Syracuse (WSYR-TV) -- At the Vatican this Sunday, two women with roots in Central and Upstate New York will be canonized. Hundreds of Catholic pilgrims are on their way to Rome right now to witness the celebration.
One of these “Saints Among Us” is Mother Marianne Cope, a Syracuse Sister of Saint Francis who founded St. Joseph’s Hospital and spent the last 35 years of her life caring for dying lepers in Hawaii. The church credits her with two miracles – inexplicable medical healings attributed solely to prayers to Marianne.
The first miracle: The recovery of a Bishop Ludden High School student 20 years ago – a case that astonished doctors and led to the making of a saint.
“I believe there are some things that are meant to be fixed,” said Dr. Russ Acevedo, “and some things are not meant to be fixed.”
Dr. Acevedo’s vocation is to fix things, if it’s meant to be. He’s the Director of Critical Care at Crouse Hospital. In December 1992, into his care came 14-year-old Kate Mahoney. She had surgery that summer for ovarian cancer and was on chemotherapy. One of the cancer drugs she had been taking caused a fluid build-up and during a procedure to remove the fluid, Kate went into cardiac arrest – for 25 minutes. By the time her heart got started again, every other vital organ was shutting down.
Her chances for survival were not good.
“It would be a chance, a very small chance,” said Dr. Acevedo. “As far as hard data, it would suggest the odds were extremely against her. But if there's a one percent, two percent chance, am I seeing that 1 or 2 percent chance?”
Dr. Acevedo didn’t think she’d make it. Neither did Dr. Richard Hehir, who later reviewed Kate’s case.
“The extent of her disease was just overwhelming,” said Dr. Hehir. “Her liver functions were terrible. I've never seen anybody with this degree of liver failure recover. That's just her liver. Her bone marrow, you know her red blood cell, white blood cell, and her platelet counts, wiped out. Her kidneys failed, weren't working at all. You just couldn't really believe that she would recover from all of these things.”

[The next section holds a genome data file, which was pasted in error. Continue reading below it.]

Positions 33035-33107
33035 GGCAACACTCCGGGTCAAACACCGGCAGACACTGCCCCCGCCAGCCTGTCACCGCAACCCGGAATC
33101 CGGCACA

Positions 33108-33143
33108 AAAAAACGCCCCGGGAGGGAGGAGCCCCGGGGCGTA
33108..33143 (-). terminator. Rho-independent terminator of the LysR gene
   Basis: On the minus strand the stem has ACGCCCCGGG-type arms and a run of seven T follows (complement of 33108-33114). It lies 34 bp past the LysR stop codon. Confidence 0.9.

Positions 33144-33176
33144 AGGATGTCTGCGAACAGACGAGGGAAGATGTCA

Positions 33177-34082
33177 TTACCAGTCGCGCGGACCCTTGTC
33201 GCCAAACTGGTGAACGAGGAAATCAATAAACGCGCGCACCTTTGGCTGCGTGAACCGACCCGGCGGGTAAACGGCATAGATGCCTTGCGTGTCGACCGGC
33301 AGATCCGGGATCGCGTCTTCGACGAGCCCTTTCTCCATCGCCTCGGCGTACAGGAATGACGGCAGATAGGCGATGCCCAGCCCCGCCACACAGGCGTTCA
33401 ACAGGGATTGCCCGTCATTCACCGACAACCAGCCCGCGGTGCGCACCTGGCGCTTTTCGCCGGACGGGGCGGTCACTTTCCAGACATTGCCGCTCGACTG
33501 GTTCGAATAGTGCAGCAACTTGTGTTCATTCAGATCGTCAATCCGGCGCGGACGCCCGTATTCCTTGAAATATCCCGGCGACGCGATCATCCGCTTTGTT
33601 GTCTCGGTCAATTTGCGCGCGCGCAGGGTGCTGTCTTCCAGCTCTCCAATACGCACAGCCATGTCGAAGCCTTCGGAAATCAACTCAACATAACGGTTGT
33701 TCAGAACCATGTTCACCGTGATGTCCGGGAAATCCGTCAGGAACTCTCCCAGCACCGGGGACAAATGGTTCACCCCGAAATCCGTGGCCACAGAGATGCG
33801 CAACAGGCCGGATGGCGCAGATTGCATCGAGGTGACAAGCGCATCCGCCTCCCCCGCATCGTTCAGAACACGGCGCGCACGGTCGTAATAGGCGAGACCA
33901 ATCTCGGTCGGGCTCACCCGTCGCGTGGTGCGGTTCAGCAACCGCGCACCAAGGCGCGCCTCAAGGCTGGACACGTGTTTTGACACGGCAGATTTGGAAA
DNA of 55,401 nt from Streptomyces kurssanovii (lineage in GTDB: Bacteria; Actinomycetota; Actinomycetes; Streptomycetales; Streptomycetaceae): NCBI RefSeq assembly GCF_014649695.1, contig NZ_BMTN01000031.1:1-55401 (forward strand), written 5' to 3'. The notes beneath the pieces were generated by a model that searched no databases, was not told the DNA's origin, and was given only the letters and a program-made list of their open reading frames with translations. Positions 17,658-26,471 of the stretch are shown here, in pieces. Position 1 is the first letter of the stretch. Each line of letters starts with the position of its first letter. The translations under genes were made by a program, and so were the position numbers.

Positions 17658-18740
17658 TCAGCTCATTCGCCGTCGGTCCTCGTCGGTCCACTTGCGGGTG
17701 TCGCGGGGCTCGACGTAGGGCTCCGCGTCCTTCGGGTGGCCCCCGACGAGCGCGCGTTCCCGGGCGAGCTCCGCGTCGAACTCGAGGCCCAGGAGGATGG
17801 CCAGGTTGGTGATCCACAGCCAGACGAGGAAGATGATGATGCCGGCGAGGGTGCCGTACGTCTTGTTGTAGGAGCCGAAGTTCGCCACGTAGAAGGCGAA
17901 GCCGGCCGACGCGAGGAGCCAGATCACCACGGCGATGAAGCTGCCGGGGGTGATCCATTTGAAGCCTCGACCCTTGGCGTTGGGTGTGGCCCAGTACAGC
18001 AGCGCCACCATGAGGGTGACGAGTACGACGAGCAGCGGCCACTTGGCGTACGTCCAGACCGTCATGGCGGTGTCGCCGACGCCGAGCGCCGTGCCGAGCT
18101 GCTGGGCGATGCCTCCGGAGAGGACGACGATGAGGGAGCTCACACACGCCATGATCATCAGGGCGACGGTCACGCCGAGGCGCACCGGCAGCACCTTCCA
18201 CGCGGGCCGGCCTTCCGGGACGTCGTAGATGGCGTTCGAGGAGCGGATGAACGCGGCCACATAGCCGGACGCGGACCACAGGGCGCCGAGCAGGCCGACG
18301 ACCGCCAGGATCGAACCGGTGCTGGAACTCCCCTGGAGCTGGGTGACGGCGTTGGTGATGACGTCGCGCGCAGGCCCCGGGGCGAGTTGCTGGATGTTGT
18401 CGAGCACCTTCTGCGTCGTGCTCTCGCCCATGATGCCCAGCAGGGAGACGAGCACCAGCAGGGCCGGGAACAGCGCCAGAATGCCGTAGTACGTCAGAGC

“Very rarely would you find somebody with this degree of multi-system organ failure surviving that,” Dr. Hehir continued
Kate’s mom, Mary Mahoney, knew full well the prognosis for her little girl and remembers her personal prayer to God at the depth of her desperation that December.
“I remember, just saying, you know, your will be done. You know, we did learn that in Catholic school. It is part of one of those things you go back to. And, you think, you know, whatever. You know, if this is the way it is to be, this is the way it is to be,” Mary said.
But it was not to be. First, the Mahoneys had a very deep faith.
“We have faith for a reason. If we don't have faith, forget it, we’re nothing,” Kate’s dad John said.
And, as divine providence would have it, John had spent ten years working for Congressman James Hanley. Hanley’s cousin was Sister Mary Laurence Hanley, who had been working since the mid-70s as Director of a Cause -- the cause for canonization of Mother Marianne Cope.
Sister Mary Laurence had spent 20 years filling file drawers with documents and evidence, filling volumes with research and writing the life story of this Franciscan holy woman of heroic virtue, who had cared for Hawaiian lepers. But beyond the story of a life, Sister Mary Laurence also believed in the power of prayer for Mother Marianne to intercede with God for Kate’s recovery.
“She had the relic with her at that time and she asked if she could lay the relic on Kate's head and pray for her,” Mary said. “The prayers are like, babbling prayers, when you're in that kind of intense situation. You know, 'Mother Marianne, please help her! Please!' You know, this type of thing.”
Kate had already been in Crouse Hospital’s intensive care for a good three weeks, when those intensive prayers began shortly after New Year’s Day 1993; prayers not just in the hospital, but in countless other hearts who believed in Mother Marianne’s power to intercede.